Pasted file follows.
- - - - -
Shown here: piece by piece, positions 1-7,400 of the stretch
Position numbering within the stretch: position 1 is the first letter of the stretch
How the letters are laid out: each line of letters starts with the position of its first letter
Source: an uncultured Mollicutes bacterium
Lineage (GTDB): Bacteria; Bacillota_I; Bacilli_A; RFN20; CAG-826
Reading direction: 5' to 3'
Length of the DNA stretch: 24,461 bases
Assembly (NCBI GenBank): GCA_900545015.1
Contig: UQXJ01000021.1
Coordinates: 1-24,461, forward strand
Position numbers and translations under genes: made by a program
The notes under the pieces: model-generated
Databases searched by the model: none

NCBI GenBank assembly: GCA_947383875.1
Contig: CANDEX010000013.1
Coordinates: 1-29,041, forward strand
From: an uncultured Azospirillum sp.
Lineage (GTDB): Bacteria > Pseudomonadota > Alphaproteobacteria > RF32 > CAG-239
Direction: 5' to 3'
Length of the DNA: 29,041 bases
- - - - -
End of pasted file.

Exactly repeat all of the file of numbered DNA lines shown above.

Shown here: piece by piece, positions 1-7,400 of the stretch
Position numbering within the stretch: position 1 is the first letter of the stretch
How the letters are laid out: each line of letters starts with the position of its first letter
Source: an uncultured Mollicutes bacterium
Lineage (GTDB): Bacteria; Bacillota_I; Bacilli_A; RFN20; CAG-826
Reading direction: 5' to 3'
Length of the DNA stretch: 24,461 bases
Assembly (NCBI GenBank): GCA_900545015.1
Contig: UQXJ01000021.1
Coordinates: 1-24,461, forward strand
Position numbers and translations under genes: made by a program
The notes under the pieces: model-generated
Databases searched by the model: none

NCBI GenBank assembly: GCA_947383875.1
Contig: CANDEX010000013.1
Coordinates: 1-29,041, forward strand
From: an uncultured Azospirillum sp.
Lineage (GTDB): Bacteria > Pseudomonadota > Alphaproteobacteria > RF32 > CAG-239
Direction: 5' to 3'
Length of the DNA: 29,041 bases